• chad says:

        Yes, tried all of that – got the t-shirt.

        Good news tho. Turned out to be an issue with selinux and it set to enabled. I found the solution at I choose to implement solution #2 and once I executed ‘sudo setenforce 0’ the container started working normally. Created the Plex also container and got normal operation too after having the same permission issue as before. Can’t reboot my server now so I can’t text to see if it will survive a reboot but it’s a step in the right direction.

        Might want to keep this posted for us CentOS users! 😉

  4. codgedodger says:

    I’m having a hard time getting the dockerized Sonarr and Couchpotato added to the dockerized rutorrent. Is there a way I have to link the docks so they can read off Rutorrent and add torrents?

    I have port 5050 open for Couchpotato, 8989 for Sonarr and 443,80,51412 open for rutorrent. I’m trying to link the RPC communication to both services (couchpotato and sonarr) but am wondering if since they are all docked they can’t go back and forth. Have an ideas?

    If I could get both couchpotato and sonarr working with rutorrent I’d be set. I’ve provided a link for the image when I run “docker ps -a”.

  5. crsavage1 says:

    Just a quick question as I modeled my build from your site. Thank you by the way, pretty awesome. I also used this article to build sonarr etc. but used your paths /docker/downloads…but it is an independent path rather than to the mergerfs pool /storage/TV for example. So not a big deal, but I then have to go in an scrape the shows from the /docker/downloads/tv directory and copy them to /storage/TV. Did I miss a symlink somewhere or build the container incorrectly? Thanks for any help.

    • Zack Zack says:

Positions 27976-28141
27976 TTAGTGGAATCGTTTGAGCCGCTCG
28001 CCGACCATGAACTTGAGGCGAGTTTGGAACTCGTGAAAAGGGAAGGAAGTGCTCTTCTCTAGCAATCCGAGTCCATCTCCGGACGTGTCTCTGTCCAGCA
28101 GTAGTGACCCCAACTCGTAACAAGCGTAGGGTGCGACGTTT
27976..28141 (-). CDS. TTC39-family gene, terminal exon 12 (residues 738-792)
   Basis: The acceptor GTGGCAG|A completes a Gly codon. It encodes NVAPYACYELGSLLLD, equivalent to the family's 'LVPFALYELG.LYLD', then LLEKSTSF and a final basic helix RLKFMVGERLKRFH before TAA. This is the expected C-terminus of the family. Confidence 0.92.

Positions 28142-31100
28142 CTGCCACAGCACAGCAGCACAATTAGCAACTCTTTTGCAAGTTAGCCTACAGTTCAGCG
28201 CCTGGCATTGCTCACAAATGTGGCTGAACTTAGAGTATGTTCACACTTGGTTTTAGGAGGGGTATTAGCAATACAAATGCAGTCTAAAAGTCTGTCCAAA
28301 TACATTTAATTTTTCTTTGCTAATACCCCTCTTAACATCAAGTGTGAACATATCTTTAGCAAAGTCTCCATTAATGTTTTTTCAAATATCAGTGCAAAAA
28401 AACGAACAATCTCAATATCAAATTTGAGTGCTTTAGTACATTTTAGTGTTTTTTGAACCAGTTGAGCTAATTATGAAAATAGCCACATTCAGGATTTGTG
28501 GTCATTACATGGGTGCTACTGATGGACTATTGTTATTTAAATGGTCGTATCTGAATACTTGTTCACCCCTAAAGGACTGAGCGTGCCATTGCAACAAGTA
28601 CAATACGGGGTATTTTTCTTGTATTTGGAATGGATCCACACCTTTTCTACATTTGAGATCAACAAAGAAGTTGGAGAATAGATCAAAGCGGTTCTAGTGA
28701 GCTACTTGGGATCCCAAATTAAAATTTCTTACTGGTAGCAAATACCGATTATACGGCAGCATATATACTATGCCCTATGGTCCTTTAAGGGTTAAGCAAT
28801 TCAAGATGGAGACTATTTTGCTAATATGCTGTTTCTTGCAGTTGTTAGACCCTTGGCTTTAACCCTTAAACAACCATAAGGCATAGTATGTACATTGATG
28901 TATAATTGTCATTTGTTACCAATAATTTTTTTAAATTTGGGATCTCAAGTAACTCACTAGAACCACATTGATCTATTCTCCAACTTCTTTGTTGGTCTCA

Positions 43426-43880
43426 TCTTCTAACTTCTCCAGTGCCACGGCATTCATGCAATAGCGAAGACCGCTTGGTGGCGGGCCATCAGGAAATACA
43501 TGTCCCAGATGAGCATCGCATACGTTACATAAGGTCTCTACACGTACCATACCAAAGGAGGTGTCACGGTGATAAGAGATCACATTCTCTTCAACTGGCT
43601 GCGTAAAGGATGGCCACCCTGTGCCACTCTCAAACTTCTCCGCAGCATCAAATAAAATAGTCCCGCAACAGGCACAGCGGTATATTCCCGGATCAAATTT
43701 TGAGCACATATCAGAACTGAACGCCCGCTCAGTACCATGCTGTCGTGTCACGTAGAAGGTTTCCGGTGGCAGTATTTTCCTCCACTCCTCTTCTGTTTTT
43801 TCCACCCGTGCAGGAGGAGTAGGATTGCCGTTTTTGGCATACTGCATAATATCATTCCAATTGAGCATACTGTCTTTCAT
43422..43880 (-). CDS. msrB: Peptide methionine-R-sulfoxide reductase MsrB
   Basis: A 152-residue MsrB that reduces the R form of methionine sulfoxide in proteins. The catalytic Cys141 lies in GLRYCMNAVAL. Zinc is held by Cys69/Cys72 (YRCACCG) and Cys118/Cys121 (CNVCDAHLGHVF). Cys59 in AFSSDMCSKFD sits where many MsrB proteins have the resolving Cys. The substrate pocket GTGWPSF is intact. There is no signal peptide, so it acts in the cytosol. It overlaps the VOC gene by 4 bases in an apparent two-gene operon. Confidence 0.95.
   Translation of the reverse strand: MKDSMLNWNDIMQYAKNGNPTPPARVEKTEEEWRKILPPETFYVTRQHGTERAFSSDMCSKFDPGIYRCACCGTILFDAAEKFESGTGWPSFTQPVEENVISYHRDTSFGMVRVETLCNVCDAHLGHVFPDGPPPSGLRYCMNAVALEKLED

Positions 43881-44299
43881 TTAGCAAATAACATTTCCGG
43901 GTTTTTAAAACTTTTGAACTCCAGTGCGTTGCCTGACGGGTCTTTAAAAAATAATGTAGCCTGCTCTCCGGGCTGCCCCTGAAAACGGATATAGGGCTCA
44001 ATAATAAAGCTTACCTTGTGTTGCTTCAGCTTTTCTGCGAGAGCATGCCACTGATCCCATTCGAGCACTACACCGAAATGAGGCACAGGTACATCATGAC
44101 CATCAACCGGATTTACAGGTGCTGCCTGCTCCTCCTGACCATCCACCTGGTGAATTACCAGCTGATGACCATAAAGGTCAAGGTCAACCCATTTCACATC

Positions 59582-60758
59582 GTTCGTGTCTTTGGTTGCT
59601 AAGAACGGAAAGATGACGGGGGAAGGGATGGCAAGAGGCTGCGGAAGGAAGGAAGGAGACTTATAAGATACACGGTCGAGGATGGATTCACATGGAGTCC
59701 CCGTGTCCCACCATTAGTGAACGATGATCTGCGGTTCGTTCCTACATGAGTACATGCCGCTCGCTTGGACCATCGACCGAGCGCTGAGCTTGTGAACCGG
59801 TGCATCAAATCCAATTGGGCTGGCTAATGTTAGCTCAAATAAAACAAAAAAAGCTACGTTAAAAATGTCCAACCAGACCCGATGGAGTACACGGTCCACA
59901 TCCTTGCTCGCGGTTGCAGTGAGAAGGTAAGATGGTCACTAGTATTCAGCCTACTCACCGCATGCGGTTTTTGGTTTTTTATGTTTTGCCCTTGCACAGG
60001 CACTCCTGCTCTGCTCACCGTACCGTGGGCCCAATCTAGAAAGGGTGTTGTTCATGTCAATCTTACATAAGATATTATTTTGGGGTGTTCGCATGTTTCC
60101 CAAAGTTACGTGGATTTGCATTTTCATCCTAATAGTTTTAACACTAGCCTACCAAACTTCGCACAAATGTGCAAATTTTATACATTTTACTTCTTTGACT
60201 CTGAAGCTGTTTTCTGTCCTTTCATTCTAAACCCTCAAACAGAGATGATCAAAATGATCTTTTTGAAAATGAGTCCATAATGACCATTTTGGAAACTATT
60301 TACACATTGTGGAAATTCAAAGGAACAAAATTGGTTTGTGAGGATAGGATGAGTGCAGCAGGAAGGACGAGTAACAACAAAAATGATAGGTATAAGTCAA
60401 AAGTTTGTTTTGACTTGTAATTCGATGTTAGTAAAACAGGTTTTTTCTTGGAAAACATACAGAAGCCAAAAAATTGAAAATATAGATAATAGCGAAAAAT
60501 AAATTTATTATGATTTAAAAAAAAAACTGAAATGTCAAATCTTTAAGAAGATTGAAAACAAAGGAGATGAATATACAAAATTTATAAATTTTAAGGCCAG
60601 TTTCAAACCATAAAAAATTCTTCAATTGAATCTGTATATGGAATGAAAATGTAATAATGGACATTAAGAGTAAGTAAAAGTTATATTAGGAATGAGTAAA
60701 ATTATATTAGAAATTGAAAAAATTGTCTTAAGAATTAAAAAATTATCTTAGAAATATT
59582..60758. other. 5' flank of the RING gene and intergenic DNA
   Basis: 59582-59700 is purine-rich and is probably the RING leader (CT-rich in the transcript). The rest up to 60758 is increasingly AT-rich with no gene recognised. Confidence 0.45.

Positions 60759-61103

Hello, thanks for the kind words. To answer your question, no, I didn’t miss a symlink. I don’t use the /storage container for downloads, I only move finished downloads there. Notice that the Sonarr directions contain mountpoints for both /docker/downloads and /storage/tv_shows, etc. You need to turn on completed download handling in Sonarr, and you need to set the proper final path for your shows when you add them (or edit them) to point to /storage/tv_shows. Also, make sure your category in NZBget matches the category for your Download Client in Sonarr.

      • crsavage1 says:

        Oh, I meant whether I missed a symlink. Not you. I see the /storage/tv as the path within sonarr but it continues to put everything under the /docker/download/tv folder. When I add a series, I add them as /storage/TV, but when I built the container I have a feeling I defined something incorrect. When it gets the episodes, even though defined as /storage/TV, it adds them to the download folder.

        • Zack Zack says:

          I have NZBget setup to grab downloads and put the first schedule downloads in /docker/downloads/TV/completed. If you have Sonarr setup with the same category, it should know the first is he’d downloads are there. Next, you setup the path in Sonarr, so that once the downloads are done, it will rename and move them to the final path (/storage/TV). I hope that helps 🙂

  6. phuriousgeorge says:

    Hello again and once again, thank you for your blog! My home setup is modeled pretty close to yours. I’m having a specific problem here lately with samba/mergerfs permissions and Docker containers I was curious if you might have some insight to?

    My grab/DL setup is a bit different, as I run a dedicated server I pool downloads on due to privacy/limited bandwidth at home, so my local apps all drop into a blackhole location for me to upload to my server (manually or automatically – I know I can automate, but I like the user input). The problem I’m having is it seems everything created in my blackhole location (and other places in my pool) are created with permissions I cannot access from my PC:

    -r—-x–t 1 phuriousgeorge nogroup 30106 Dec 29 14:08 Cri.torrent
    -r—-x–t 1 phuriousgeorge nogroup 866145 Dec 29 05:59 The.nzb

    I know I can chmod/chown as needed or setup a cron, but that’s a hassle and seems it shouldn’t be required. Any file created by my Ubuntu local user is unreadable by my Windows PC =/. I had this working previously, but I didn’t document what I did and seem to have no luck this recent fresh install.

    • Zack Zack says:

      I assume you are connecting with the guest user on your Windows box instead of logging in the with the user/password of your Ubuntu user. If so, that’s why you can’t use the files. I would either connect as the Ubuntu user (use smbpasswd to create a user and password that matches your Ubuntu user) or chmod /storage as 777.

      • phuriousgeorge says:

        Thanks, I forgot about the user auth. I don’t think I did that before because of constant issues with Windows 7, but I believe I’ve got things working, at least for the moment lol.

Leave a Reply